East Street has much to offer the armchair traveller; it's good fun, good food and good value - our three courses, wine and a few extras would have come to under £70 making it far more affordable than a holiday to any of the countries represented within. I might not be hurrying back myself, but for anyone who's not seen it all before, East Street is definitely a destination worth exploring.

East Street, 3-5 Rathbone Place, London W1T 1HJ Tel: 020 7323 0860 

East Street Restaurant on Urbanspoon

Square Meal
I was invited to review East Street

Sunday, 18 March 2012

Dishoom, Covent Garden

'Dishoom' is a wonderful onomatopoeic word derived from Bollywood films and meaning the sound made 'when a hero lands a good punch, or when a bullet flies through the air'. It also, more colloquially, can mean 'mojo' or to bring it right up-to-date, 'swagger'. To say that a man has 'dishoom' is high praise indeed; to name your restaurant such displays a certain elevated confidence.

Fortunately for the three brothers behind Dishoom - 'a Bombay café in London' - it's confidence that has paid off, because this is a very good restaurant indeed, not only delivering excellent food and drink, more of which momentarily, but also fantastic decor, great service and that money-can't-buy element, buzz. 

Part of the shiny St Martin's Courtyard development that is also home to a Jamie's Italian and the universally-derided 'gourmet Mexican' Cantina Laredo, Dishoom is a beautifully-designed space that aims to be an homage to, rather than a direct recreation of, the Irani cafés of Bombay which once numbered in their hundreds but are now an endangered species. There's an excellent post on Dishoom's blog about both the history of the Irani cafés and the design process, but the look is essentially one of slightly haphazard colonial grandeur combining dark wood panelling, trippy patterned floor tiles, multiple hanging lamps, ceiling fans and myriad photos of the owners' family down the generations and Bombay street scenes.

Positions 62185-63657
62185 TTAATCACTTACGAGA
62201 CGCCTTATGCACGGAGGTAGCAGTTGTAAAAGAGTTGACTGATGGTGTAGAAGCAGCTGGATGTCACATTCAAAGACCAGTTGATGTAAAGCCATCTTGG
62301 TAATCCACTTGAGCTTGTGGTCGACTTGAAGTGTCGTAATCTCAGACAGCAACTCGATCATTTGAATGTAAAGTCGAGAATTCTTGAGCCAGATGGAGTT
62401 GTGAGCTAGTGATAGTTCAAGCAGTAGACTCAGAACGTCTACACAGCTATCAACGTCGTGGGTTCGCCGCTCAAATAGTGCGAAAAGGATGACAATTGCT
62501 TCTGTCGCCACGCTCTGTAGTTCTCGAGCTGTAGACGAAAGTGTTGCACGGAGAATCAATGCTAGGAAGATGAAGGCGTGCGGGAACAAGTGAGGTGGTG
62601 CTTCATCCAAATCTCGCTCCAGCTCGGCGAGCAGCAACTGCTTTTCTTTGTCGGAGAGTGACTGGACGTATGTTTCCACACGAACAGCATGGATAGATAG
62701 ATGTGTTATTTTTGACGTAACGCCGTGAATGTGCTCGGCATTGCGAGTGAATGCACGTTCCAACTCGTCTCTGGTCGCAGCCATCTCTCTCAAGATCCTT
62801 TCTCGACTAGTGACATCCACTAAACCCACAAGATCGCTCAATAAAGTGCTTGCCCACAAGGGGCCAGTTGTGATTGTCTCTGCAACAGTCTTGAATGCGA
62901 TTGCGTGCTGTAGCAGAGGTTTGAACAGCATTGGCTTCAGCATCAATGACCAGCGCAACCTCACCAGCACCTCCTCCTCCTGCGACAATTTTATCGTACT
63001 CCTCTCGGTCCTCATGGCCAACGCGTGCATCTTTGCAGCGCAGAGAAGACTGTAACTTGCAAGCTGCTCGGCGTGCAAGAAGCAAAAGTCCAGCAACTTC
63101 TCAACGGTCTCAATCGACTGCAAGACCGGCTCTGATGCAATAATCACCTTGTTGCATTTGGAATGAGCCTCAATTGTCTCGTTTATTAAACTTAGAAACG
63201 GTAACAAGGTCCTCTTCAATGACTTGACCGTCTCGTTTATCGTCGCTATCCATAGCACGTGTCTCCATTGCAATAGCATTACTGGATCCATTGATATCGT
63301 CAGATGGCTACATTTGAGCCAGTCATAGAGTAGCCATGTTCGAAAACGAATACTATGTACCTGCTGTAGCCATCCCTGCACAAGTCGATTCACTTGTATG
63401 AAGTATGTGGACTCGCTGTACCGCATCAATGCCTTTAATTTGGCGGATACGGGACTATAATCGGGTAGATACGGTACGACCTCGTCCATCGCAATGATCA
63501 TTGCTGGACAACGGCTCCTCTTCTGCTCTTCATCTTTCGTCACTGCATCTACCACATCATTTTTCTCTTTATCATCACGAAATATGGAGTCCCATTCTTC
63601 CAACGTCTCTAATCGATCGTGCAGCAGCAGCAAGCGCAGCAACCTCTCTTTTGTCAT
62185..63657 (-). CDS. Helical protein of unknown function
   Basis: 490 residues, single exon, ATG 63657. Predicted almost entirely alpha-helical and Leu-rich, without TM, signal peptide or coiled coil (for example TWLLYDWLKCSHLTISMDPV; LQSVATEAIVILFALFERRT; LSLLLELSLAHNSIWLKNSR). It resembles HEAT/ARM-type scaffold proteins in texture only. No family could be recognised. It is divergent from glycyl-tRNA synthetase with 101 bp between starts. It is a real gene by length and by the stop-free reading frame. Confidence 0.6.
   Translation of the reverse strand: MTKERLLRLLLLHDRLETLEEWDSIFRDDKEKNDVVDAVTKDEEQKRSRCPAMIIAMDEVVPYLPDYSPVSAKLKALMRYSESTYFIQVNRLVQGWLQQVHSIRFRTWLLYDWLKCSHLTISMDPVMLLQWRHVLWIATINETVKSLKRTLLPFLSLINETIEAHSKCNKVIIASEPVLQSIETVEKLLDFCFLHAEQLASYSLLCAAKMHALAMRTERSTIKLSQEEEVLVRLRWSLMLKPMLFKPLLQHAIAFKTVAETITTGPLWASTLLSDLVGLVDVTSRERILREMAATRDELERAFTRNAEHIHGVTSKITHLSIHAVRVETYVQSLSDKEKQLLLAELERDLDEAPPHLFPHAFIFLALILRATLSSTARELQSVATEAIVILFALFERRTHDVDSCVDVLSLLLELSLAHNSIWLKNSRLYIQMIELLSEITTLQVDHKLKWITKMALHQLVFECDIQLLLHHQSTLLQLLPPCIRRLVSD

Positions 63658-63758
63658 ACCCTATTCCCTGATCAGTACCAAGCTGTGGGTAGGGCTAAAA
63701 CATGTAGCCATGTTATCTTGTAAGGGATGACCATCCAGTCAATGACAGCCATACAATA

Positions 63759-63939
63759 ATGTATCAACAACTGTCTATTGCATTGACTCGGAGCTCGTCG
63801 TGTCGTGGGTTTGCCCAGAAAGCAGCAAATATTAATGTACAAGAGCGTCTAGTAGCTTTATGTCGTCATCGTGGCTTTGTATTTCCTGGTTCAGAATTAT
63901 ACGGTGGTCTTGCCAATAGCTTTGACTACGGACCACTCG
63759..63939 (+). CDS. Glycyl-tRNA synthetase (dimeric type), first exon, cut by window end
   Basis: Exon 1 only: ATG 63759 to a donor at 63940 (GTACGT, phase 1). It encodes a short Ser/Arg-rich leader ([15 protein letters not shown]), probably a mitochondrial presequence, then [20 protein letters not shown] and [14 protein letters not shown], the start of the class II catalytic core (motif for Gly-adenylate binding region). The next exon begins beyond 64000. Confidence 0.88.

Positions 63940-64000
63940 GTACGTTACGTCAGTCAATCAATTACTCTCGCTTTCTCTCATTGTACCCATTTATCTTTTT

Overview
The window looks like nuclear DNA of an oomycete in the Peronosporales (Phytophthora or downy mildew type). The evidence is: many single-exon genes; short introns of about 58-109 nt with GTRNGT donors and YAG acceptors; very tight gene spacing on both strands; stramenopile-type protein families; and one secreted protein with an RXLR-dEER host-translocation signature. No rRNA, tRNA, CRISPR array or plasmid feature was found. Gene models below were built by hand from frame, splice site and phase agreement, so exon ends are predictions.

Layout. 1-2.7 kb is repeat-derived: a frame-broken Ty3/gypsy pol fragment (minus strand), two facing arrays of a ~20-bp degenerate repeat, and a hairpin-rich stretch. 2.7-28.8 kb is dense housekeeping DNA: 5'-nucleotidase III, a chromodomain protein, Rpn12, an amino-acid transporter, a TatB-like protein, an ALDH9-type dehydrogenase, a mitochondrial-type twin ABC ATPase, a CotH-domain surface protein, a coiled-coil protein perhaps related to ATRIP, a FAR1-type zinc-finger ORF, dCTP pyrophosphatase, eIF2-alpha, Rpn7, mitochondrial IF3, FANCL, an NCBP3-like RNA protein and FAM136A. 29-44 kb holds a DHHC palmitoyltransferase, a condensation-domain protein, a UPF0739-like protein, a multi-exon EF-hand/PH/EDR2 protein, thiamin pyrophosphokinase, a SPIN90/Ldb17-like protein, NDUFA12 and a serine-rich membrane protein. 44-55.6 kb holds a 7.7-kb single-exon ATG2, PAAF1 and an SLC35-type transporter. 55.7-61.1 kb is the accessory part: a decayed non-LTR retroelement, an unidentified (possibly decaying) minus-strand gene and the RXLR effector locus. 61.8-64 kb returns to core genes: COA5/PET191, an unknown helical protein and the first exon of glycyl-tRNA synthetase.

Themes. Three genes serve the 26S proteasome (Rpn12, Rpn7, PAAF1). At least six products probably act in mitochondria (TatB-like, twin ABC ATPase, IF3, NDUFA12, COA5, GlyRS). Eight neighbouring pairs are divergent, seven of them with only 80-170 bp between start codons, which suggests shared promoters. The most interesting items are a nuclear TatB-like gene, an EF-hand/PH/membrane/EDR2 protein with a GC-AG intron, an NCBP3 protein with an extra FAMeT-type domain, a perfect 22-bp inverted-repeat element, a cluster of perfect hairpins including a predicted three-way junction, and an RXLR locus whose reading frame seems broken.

My guest for dinner was Pete Butler, the genius behind last year's phenomenally successful charity effort The Mince Pie Project. As a man who's spent time working in the kitchens of some pretty serious restaurants Pete knows far more about food and technique than I do  - although that's not saying much - which in addition to his abundant charm and flair, not to mention cute dimples, made him the ideal dining companion. We cast a desultory eye over the menu before deciding that the set menu, at £27.50 for seven savoury dishes, a cocktail, dessert and chai was the way to go.

With the cocktail - a punchy chilli chocolate Martini - we enjoyed some paper-thin tangy Café Crisps, then excellent calamari in a zesty, brown-sugar-and-vinegar laced crumb. Bhel, a street food classic incorporating puffed rice and pomegranate, could have been crispier but was tasty nonetheless.

The rest of the food was all brought together to be enjoyed in whatever combination we saw fit. Chicken berry biryani was great, ample chunks of breast combined with aromatic rice and not in the least dry as biryanis can be. Even better was a Malabar Coast prawn curry; not available on the a la carte, it would have been worth ordering the set menu for this rich, sweet dish packed with huge fat prawns alone.

Accompaniments matched the curries for quality. A comforting, creamy house black daal was unrecognisable from the sometimes mealy gloop common to many Indian restaurants, and delicious scooped up with the lavishly buttery garlic naan. Even raita, a simple mix of yoghurt, cucumber and mint, felt expertly done, and delivered a blissful cool contrast to the exhilarating black-pepper-and-chilli heat of an additional order of smoky, spicy lamb chops.